Hon Speaker, the Chairperson of the NCOP, hon members and the Mandela and Sisulu families, if there had been the best of times and the worst of times in South Africa and the world, this is the worst of times, while the best was when he was around. If there is a period of incredulity, this is the period. Much as we know that death is the way of all flesh, we South Africans find it hard to believe that former President Mandela has been called to glory.
Words cannot suffice to express the emptiness, dryness, sadness and paralysis that have befallen the country, though we knew it had to happen. We continue to pinch ourselves to find out if it is true. This is one man, we believe, who deserves to be immortalised, not only in thought, but also in flesh.
UBawo [Mr] Nelson Mandela was the darling of all young people. He was able to relate to all people across the colour spectrum, around the globe and back home across political lines. He was a father to all.
President Nelson Mandela had a fantastic memory. He could remember events and names of people as if he lived with them daily. I was introduced to him once at the election centre in Pretoria. The two subsequent times we met thereafter, he called me by name and asked how Kgosi Mangope was doing.
His humility belied the ruthlessness in him if he was pushed too far. No one can forget how he came down like a ton of bricks on the then President De Klerk at the first sitting of the Convention for a Democratic South Africa, Codesa, but was prepared to continue negotiating with him and even to work alongside him in the Government of National Unity.
The same Nelson Mandela traversed the length and breadth of this country persuading all leaders of all formations to rise up and build a new South Africa. Those who spurned his invitation never knew what hit them thereafter. On behalf of the UCDP, I salute this indefatigable intellectual who sought to inspire confidence, leadership and political wisdom.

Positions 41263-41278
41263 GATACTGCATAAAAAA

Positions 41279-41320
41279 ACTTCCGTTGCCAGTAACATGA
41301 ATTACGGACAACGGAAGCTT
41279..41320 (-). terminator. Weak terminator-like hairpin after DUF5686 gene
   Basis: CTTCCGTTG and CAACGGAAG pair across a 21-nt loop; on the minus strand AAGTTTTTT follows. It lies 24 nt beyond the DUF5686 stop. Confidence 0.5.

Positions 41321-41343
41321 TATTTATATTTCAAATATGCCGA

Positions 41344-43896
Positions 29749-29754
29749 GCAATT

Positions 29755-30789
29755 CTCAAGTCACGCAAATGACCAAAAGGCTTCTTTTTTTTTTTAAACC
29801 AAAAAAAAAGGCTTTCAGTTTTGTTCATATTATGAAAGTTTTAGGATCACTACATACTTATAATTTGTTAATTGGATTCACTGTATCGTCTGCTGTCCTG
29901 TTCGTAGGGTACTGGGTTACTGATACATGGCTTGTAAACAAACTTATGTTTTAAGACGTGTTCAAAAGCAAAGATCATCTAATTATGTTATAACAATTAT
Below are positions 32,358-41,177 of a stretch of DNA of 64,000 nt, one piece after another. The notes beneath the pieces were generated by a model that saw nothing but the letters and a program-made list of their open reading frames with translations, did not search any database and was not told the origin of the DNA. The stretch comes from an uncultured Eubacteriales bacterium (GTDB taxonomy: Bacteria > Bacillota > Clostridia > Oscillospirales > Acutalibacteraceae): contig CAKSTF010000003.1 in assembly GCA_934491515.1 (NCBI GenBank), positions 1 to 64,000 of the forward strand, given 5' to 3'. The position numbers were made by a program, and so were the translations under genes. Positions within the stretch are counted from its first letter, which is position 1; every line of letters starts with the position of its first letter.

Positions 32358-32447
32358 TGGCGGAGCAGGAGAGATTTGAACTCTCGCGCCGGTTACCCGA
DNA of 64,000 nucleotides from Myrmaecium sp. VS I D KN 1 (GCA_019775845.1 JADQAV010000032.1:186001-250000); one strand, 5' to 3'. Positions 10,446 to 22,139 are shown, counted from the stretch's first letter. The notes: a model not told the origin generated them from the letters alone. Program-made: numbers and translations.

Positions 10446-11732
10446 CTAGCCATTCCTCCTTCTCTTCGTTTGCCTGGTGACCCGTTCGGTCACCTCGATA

It will not be out of step to compare President Nelson Mandela to his namesake, Horatio Nelson. When the British troops were under siege in the battle of Trafalgar and the king sent a white flag for him to surrender, he put his telescope on the blind eye and said, "I see no order to surrender." He then coaxed his troops to keep on fighting.
In similar fashion, when most people were on the verge of accepting apartheid as a fait accompli, Nelson Mandela said, "No." Here it is, we are about to complete 20 years under black majority rule and the heavens have not caved in. He stood up and spoke out against domination.
Let us take solace in what David, the psalmist, says in Psalm 30: "There will be sorrow in the evening but joy in the morning." This is our evening and as sure as the sun rises in the east and sets in the west, South Africa will be a land and place of joy and happiness in the future, thanks to Tata Mandela.
Our commiserations go to the family, aBathembu bonke bephelele [the Thembu tribe as a whole], the government of the Republic of South Africa, his political fort, the ANC, and all who lived in his shadow. Lala ngoxolo Mandela omde. Aah, Dalibhunga! [Rest in peace, Mandela. Aah, Dalibhunga!]